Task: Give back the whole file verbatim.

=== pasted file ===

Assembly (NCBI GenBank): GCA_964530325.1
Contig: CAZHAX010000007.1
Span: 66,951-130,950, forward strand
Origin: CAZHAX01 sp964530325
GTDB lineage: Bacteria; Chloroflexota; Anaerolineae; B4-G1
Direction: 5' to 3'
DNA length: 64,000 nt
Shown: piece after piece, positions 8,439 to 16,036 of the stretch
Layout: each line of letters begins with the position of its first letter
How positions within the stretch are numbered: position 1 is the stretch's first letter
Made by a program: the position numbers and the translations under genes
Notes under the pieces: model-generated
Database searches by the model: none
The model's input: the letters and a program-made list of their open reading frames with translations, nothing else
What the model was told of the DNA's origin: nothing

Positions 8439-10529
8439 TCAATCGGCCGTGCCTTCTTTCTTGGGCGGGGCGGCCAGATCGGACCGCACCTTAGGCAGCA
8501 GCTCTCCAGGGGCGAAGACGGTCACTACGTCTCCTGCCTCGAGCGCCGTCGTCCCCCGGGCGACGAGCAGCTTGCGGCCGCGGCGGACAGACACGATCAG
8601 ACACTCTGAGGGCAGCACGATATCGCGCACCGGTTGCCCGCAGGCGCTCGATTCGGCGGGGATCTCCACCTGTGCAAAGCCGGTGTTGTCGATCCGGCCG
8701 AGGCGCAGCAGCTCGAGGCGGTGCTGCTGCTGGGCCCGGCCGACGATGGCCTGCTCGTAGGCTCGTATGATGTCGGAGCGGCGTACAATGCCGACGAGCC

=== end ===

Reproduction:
Assembly (NCBI GenBank): GCA_964530325.1
Contig: CAZHAX010000007.1
Span: 66,951-130,950, forward strand
Origin: CAZHAX01 sp964530325
GTDB lineage: Bacteria; Chloroflexota; Anaerolineae; B4-G1
Direction: 5' to 3'
DNA length: 64,000 nt
Shown: piece after piece, positions 8,439 to 16,036 of the stretch
Layout: each line of letters begins with the position of its first letter
How positions within the stretch are numbered: position 1 is the stretch's first letter
Made by a program: the position numbers and the translations under genes
Notes under the pieces: model-generated
Database searches by the model: none
The model's input: the letters and a program-made list of their open reading frames with translations, nothing else
What the model was told of the DNA's origin: nothing

Positions 8439-10529
8439 TCAATCGGCCGTGCCTTCTTTCTTGGGCGGGGCGGCCAGATCGGACCGCACCTTAGGCAGCA
8501 GCTCTCCAGGGGCGAAGACGGTCACTACGTCTCCTGCCTCGAGCGCCGTCGTCCCCCGGGCGACGAGCAGCTTGCGGCCGCGGCGGACAGACACGATCAG
8601 ACACTCTGAGGGCAGCACGATATCGCGCACCGGTTGCCCGCAGGCGCTCGATTCGGCGGGGATCTCCACCTGTGCAAAGCCGGTGTTGTCGATCCGGCCG
8701 AGGCGCAGCAGCTCGAGGCGGTGCTGCTGCTGGGCCCGGCCGACGATGGCCTGCTCGTAGGCTCGTATGATGTCGGAGCGGCGTACAATGCCGACGAGCC